As part of the AIRC IG-13218 (NCT01913717), we analyzed data from patients with low- and intermediate-risk prostate cancer treated with extreme hypofractionated radiotherapy (RT) and simultaneous boost to the intraprostatic lesion. The aim of the study is to identify clinically meaningful information through the analysis of validated questionnaires testing gastrointestinal (GI) and genitourinary (GU) RT-related toxicity and their impact on quality of life (QoL). At the end of RT treatment, clinical assessment and prostate-specific antigen (PSA) measurements were performed every 3 months for at least 2 years and GI and GU toxicities were evaluated contextually. QoL of enrolled patients was assessed by International Prostate Symptoms score (IPSS), European Organisation for Research and Treatment of Cancer Quality of Life Questionnaire—Core 30 (EORTC QLQ-C30), EORTC QLQ prostate specific (QLQ-PR25), and sexual activity by International Index of Erectile Function (IIEF-5). Patients’ score changes were calculated at the end of RT, at one month after RT and at 12 and 24 months. Sixty-five prospectively enrolled patients were analyzed. Extensive analysis of different QoL assessments showed that patients’ tolerance was satisfactory across all the considered time points, with no statistically significant change of QoL from baseline compared to that before RT. Overall survival and biochemical progression-free survival at 2-years were of 98% and 97%, respectively. Despite the toxicity of extreme hypofractionation was low and tumor control was encouraging, a longer follow-up is necessary to confirm our findings. The increasing dose to the dominant intraprostatic lesion does not worsen the RT toxicity and consequently does not affect patients’ QoL, thus questioning the possibility of an even more escalated treatment.

Phase II prospective trial “Give Me Five” short-term high precision radiotherapy for early prostate cancer with simultaneous boost to the dominant intraprostatic lesion : the impact of toxicity on quality of life (AIRC IG-13218) / G. Marvaso, S.G. Gugliandolo, F. Bellerba, S. Gandini, G. Corrao, S. Volpe, D.P. Rojas, G. Riva, D. Zerini, M. Pepa, C.I. Fodor, E. La Rocca, P. Pricolo, S. Alessi, G. Petralia, F.A. Mistretta, R. Cambria, F. Cattani, O. De Cobelli, R. Orecchia, B.A. Jereczek-Fossa. - In: MEDICAL ONCOLOGY. - ISSN 1357-0560. - 37:8(2020), pp. 74.1-74.11. [10.1007/s12032-020-01397-3]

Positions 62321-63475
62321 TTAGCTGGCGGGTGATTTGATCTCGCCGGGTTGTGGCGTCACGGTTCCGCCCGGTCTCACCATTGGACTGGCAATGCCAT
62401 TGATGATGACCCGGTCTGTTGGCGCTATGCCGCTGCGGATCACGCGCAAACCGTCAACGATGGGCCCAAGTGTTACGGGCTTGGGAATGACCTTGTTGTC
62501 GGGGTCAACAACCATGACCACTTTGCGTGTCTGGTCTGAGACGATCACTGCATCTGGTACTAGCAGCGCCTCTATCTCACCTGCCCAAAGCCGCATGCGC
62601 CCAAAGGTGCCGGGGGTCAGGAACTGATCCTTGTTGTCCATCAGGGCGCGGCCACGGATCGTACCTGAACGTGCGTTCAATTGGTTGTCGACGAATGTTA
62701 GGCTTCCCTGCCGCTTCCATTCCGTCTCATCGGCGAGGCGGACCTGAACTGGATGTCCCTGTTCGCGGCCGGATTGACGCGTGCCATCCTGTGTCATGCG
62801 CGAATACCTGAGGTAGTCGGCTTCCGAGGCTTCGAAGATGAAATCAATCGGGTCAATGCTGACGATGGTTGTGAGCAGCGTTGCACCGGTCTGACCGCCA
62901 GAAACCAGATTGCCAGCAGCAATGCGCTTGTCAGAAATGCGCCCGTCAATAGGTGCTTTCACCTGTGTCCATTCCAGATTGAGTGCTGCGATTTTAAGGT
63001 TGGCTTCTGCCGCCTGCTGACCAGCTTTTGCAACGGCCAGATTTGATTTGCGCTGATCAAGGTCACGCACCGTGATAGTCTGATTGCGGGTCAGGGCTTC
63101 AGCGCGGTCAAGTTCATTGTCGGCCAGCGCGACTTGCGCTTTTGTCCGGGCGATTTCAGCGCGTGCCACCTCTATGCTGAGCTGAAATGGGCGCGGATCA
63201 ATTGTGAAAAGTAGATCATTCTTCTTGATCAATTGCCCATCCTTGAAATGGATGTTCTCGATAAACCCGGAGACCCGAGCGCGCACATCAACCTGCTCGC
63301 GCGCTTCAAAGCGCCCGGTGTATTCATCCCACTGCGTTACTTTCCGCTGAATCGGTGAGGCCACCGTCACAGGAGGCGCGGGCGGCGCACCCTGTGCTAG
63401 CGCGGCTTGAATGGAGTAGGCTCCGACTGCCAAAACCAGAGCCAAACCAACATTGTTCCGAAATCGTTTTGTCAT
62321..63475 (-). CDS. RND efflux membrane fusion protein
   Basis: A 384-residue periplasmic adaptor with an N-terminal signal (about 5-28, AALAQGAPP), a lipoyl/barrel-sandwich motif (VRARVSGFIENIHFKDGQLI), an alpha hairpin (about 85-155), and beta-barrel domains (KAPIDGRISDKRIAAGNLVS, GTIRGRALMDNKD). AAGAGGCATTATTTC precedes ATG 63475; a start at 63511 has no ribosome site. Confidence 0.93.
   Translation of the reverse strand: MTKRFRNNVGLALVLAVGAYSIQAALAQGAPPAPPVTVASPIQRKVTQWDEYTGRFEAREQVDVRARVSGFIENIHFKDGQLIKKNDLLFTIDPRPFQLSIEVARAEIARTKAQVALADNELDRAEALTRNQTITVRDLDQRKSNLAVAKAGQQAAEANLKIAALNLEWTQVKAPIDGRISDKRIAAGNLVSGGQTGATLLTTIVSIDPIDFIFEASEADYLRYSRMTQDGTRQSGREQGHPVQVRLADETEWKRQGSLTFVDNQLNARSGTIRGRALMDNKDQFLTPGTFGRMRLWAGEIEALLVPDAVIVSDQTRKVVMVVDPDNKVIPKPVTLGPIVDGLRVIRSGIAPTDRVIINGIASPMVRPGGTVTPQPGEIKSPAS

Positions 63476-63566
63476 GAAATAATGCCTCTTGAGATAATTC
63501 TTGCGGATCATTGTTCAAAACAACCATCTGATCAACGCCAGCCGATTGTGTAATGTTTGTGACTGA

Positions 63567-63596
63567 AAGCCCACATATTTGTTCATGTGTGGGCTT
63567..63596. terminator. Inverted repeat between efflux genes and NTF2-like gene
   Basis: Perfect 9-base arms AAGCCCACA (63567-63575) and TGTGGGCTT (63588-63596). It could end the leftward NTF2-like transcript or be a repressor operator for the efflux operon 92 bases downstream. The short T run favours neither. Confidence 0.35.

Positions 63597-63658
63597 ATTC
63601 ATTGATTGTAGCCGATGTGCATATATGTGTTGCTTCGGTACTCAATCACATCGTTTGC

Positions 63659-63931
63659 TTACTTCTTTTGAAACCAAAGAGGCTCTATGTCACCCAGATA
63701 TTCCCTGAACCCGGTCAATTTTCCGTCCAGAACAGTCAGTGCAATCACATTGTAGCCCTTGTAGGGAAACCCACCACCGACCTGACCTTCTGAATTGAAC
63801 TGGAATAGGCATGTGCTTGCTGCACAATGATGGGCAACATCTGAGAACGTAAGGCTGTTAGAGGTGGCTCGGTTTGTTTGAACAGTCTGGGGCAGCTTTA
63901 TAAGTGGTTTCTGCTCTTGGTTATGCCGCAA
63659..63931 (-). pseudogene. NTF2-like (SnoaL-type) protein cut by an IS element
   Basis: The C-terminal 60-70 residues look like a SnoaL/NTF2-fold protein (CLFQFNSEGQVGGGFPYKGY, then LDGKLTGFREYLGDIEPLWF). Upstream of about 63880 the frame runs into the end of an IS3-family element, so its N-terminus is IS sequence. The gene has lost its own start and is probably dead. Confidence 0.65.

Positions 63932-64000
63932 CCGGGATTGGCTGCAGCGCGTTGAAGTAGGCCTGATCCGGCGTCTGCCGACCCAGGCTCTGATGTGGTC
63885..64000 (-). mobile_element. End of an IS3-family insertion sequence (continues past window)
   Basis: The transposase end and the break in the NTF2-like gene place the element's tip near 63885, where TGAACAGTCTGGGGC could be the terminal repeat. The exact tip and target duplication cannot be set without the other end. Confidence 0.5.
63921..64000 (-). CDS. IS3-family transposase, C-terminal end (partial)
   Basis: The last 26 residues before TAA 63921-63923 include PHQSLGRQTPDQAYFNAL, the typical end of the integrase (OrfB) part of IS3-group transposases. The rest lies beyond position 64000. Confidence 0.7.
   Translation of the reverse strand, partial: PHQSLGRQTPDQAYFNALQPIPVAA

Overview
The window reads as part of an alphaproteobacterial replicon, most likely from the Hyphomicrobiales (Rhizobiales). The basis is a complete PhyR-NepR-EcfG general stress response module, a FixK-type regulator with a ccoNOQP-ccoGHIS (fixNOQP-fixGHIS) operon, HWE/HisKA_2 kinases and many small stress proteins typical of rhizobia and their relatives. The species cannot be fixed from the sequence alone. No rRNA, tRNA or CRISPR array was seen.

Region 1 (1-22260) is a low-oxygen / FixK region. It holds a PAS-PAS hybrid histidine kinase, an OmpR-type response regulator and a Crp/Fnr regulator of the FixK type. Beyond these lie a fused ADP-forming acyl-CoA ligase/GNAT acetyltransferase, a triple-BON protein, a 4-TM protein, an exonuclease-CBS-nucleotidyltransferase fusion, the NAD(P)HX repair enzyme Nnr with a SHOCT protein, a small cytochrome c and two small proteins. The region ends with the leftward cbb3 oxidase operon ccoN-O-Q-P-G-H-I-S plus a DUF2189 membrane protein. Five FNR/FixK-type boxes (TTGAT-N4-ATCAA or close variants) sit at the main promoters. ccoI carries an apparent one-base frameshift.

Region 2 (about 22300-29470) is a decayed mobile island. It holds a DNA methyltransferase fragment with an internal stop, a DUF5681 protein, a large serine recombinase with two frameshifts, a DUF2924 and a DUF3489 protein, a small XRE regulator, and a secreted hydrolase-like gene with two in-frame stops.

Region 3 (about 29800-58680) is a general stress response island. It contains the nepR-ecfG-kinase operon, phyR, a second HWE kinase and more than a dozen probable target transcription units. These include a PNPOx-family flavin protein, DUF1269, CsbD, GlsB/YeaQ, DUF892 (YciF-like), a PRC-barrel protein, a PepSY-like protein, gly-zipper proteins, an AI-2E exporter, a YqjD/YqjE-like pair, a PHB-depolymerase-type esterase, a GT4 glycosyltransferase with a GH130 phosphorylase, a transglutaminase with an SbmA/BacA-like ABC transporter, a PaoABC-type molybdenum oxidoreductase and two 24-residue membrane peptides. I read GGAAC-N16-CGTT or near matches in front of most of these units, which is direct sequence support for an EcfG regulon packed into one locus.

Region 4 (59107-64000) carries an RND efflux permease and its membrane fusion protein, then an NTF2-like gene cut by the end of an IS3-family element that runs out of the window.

Phase II prospective trial “Give Me Five” short-term high precision radiotherapy for early prostate cancer with simultaneous boost to the dominant intraprostatic lesion : the impact of toxicity on quality of life (AIRC IG-13218)

G. Marvaso
;
F. Bellerba;S. Volpe;D.P. Rojas;D. Zerini;P. Pricolo;G. Petralia;F.A. Mistretta;O. De Cobelli;R. Orecchia;B.A. Jereczek-Fossa
2020

Abstract

As part of the AIRC IG-13218 (NCT01913717), we analyzed data from patients with low- and intermediate-risk prostate cancer treated with extreme hypofractionated radiotherapy (RT) and simultaneous boost to the intraprostatic lesion. The aim of the study is to identify clinically meaningful information through the analysis of validated questionnaires testing gastrointestinal (GI) and genitourinary (GU) RT-related toxicity and their impact on quality of life (QoL). At the end of RT treatment, clinical assessment and prostate-specific antigen (PSA) measurements were performed every 3 months for at least 2 years and GI and GU toxicities were evaluated contextually. QoL of enrolled patients was assessed by International Prostate Symptoms score (IPSS), European Organisation for Research and Treatment of Cancer Quality of Life Questionnaire—Core 30 (EORTC QLQ-C30), EORTC QLQ prostate specific (QLQ-PR25), and sexual activity by International Index of Erectile Function (IIEF-5). Patients’ score changes were calculated at the end of RT, at one month after RT and at 12 and 24 months. Sixty-five prospectively enrolled patients were analyzed. Extensive analysis of different QoL assessments showed that patients’ tolerance was satisfactory across all the considered time points, with no statistically significant change of QoL from baseline compared to that before RT. Overall survival and biochemical progression-free survival at 2-years were of 98% and 97%, respectively. Despite the toxicity of extreme hypofractionation was low and tumor control was encouraging, a longer follow-up is necessary to confirm our findings. The increasing dose to the dominant intraprostatic lesion does not worsen the RT toxicity and consequently does not affect patients’ QoL, thus questioning the possibility of an even more escalated treatment.
Clinical trial; Dominant intraprostatic lesion; Extreme hypofractionation; Prostate cancer; Quality of life
Settore MED/24 - Urologia
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Utilizza questo identificativo per citare o creare un link a questo documento: http://hdl.handle.net/2434/821978
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